Walking through Theatreland on a frosty December evening, a sea of grey stands patiently across the road from me. I have a bus to catch, like everybody else, but I am not the only one who has stopped to stare. Just what is this large congregation of the elderly doing? A second glance and it becomes frustratingly clear. Programmes in hand, they are waiting for a coach to take them home from the theatre. I shouldn’t be surprised, for the average age of the London theatre goer is 52: As the internet continues to provide a generation with a world of culture available at their fingertips, it is increasingly easy to despair at the future of theatre.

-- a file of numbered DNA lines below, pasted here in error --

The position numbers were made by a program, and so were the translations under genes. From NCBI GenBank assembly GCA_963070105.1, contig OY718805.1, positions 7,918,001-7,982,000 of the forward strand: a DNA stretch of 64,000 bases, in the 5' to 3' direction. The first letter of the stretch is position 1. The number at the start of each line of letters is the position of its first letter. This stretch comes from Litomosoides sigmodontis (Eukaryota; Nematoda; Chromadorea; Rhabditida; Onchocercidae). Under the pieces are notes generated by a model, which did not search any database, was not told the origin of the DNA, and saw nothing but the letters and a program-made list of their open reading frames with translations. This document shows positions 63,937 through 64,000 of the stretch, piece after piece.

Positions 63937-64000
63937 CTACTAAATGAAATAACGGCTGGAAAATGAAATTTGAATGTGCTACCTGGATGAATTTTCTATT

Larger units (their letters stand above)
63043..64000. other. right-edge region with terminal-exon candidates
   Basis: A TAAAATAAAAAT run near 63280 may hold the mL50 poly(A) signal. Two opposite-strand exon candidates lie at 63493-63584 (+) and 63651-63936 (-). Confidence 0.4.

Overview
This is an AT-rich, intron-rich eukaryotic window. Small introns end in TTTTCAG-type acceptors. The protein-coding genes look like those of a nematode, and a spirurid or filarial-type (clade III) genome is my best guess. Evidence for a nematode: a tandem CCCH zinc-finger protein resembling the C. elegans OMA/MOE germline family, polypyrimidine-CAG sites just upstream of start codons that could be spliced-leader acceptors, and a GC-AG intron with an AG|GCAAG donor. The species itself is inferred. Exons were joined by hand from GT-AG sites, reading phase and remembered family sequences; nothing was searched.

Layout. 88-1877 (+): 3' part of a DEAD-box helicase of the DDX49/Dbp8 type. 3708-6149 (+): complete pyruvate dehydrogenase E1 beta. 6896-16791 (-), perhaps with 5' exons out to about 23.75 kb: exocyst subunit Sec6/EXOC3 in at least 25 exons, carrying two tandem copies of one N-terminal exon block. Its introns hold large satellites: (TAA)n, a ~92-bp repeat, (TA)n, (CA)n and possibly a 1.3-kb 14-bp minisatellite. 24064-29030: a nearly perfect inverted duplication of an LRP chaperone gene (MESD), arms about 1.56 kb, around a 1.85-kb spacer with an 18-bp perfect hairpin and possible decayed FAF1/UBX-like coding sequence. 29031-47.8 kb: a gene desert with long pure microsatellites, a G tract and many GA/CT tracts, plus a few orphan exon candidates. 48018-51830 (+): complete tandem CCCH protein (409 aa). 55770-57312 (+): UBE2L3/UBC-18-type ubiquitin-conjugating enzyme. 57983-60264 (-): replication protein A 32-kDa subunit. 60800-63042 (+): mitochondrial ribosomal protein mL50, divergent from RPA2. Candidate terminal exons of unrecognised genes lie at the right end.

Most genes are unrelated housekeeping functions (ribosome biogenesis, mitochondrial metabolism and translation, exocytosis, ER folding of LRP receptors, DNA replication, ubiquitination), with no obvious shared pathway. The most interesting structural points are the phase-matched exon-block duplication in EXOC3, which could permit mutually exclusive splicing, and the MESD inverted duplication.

The following evening, in a café adjacent to the Donmar Theatre Warehouse, I meet with The Guardian‘s theatre critic, Michael Billington, who has been critiquing theatre for over 38 years. A softly spoken gentleman, Michael’s passion for theatre is evident in his formality; his responses are so articulate they seem ready-made. It seems theatre’s questionable position in the cultural hierarchy is a subject that has troubled his thoughts before today.